I want you to open your Bible to Romans chapter 7. I want to read verses 14 through 25 as just a setting for the thoughts that are on my heart to share with you tonight. Paul is writing as a believer, as we know. He is writing as a mature and godly man. He is, I suppose, the Christian of all Christians in his time. He is the purest that a man could be under the full influence of the Holy Spirit. And yet, as he looks at his own life, he is overwhelmed by his sin. And he writes this.
“We know that the Law is spiritual, but I am of flesh, sold into bondage to sin. For what I am doing, I do not understand; for I am not practicing what I would like to do, but I am doing the very thing I hate. But if I do the very thing I do not want to do, I agree with the Law, confessing that the Law is good. So now, no longer am I the one doing it, but sin which dwells in me. For I know that nothing good dwells in me, that is, in my flesh; for the willing is present in me, but the doing of the good is not. For the good that I want, I do not do, but I practice the very evil that I do not want. But if I am doing the very thing I do not want, I am no longer the one doing it, but sin which dwells in me.
“I find then the principle that evil is present in me, the one who wants to do good. For I joyfully concur with the law of God in the inner man, but I see a different law in the members of my body, waging war against the law of my mind and making me a prisoner of the law of sin which is in my members. Wretched man that I am! Who will set me free from the body of this death? Thanks be to God through Jesus Christ our Lord! So then, on the one hand I myself with my mind am serving the law of God, but on the other, with my flesh the law of sin.”
In verse 24, Paul likens this to having a corpse strapped to his body, and infecting it with its deadly decay. Very vivid imagery. There is another analogy that I would borrow to describe the condition that we live in as believers. And it comes from the familiar story of Lazarus. You will remember that Lazarus had been dead for four days when the Lord finally arrived at his grave. He had purposely delayed His coming so as to make sure that everyone knew Lazarus was really dead. Our Lord had in mind not healing him, but raising him from the dead as a demonstration of his own deity. Mary and Martha believed that Jesus could heal Lazarus. He had proven that in the years of His ministry. But He didn’t come in time to heal him. He waited until he was dead and dead for days.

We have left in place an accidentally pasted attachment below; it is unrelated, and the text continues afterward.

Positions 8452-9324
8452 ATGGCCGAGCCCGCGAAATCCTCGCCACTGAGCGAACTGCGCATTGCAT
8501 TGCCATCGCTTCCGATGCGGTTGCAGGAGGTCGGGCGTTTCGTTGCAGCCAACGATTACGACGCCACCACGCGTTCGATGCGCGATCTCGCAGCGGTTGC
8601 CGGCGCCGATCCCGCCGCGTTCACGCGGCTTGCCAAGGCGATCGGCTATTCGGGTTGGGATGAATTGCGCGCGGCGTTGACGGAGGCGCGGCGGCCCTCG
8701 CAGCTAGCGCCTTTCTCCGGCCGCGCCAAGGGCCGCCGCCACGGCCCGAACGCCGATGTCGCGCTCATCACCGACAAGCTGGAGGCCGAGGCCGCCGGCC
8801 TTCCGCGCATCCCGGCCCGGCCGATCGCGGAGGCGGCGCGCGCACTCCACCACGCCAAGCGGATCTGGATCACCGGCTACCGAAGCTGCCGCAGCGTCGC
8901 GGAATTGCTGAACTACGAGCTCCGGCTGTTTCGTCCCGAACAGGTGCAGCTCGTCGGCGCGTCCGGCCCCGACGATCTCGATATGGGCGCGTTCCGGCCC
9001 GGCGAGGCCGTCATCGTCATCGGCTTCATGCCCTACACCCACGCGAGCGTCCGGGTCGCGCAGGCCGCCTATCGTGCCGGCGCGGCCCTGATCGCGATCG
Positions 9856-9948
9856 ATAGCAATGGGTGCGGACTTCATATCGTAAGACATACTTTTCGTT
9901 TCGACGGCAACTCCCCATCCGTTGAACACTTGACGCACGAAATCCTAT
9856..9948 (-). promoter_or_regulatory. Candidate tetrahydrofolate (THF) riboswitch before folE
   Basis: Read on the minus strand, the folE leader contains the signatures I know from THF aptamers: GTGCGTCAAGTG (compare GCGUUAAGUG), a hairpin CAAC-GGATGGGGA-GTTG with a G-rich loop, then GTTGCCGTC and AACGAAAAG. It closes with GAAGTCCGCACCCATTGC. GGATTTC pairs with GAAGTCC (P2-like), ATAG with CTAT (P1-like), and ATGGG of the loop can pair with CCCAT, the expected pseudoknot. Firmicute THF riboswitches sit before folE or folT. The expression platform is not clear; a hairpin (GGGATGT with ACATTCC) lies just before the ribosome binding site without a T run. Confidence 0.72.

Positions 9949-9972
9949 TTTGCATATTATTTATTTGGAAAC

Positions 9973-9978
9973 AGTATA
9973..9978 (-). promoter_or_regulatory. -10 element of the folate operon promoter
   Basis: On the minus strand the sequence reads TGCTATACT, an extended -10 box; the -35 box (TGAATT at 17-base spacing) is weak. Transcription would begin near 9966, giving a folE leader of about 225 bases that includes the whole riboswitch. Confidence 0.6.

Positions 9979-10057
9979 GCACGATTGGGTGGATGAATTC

Jesus went to Lazarus’ grave and told the mourners to do something shocking, to “remove the stone.” Martha, incredulous, blurted out in perfect King James English, “Lord, by this time he stinketh. He’s been dead four days.” Jesus ignored her concern and said with a loud voice, “Lazarus, come out.” The sight of the mourners was a shocking vision because the Bible says he was “bound hand and foot with wrappings, on his face, wrapped up with a cloth.” He was a hopping mummy when he came out of the grave. Jesus said, “Loose him, and let him go.”
As long as the stinking corrupted grave clothes filled with decay and the stench of death clung to him, it was impossible for him to express his new life. He needed to be loosed from the grave clothes.
Lazarus offers us, I think, a graphic illustration of our predicament as regenerate Christians. We have died and we have been raised from the dead. We have been raised in Christ to “walk in newness of life” it says in Romans 6:4. And we joyfully concur with the law of God in that new man, that resurrected man. We love the law of God. We long to obey the law of God, to fulfill the law of God. Yet we are captive. We are mummified, in a sense, by the remnants of our very fallenness, which clings to us even after we’ve come out of the grave. It is as if we are bound in our own grave clothes and we being raised, yet stink.
This is the reality of our spiritual condition. However, ours is a more profound problem that Lazarus’ because Lazarus’ mummy rags came off immediately and they came off easily. Not so with us. In the language of Paul, we have more than just grave clothes, we have a dead body strapped to us permanently, fusing its decay into our resurrected life. Our condition is far worse that Lazarus.
Hebrews 12:1 states it this way. It says “the sin that so easily entangles us.” That word euperistatos “so easily entangles,” simple word. It means “it circles us. It holds us captive.” And it does it easily. Sin is all around us. It is in our disposition. It is in our nature. In fact, in chapter 15 of Matthew, there are some familiar words that I think are necessary to understand in this regard and they are words that describe the problem.
Verse 18, “the things that proceed out of the mouth come from the heart and those defile the man. For out of the heart come evil thoughts, murders, adulteries, fornications, thefts, false witness, slanders. These are the things which defile the man.” In other words, the defilement is in us. It easily encircles us. It easily captivates us.
I read an interesting article on bacteria that told me something I really didn’t want to know. It’s information I would like not to have, but now I have it and now you’re going to have it. And that is this. There is more bacteria in your body than all the people who have ever lived since creation. I know you’re looking at your hands, and your legs, and your feet, and fortunately you have a complex immune system as a mercy of God to protect you from the bad bacteria.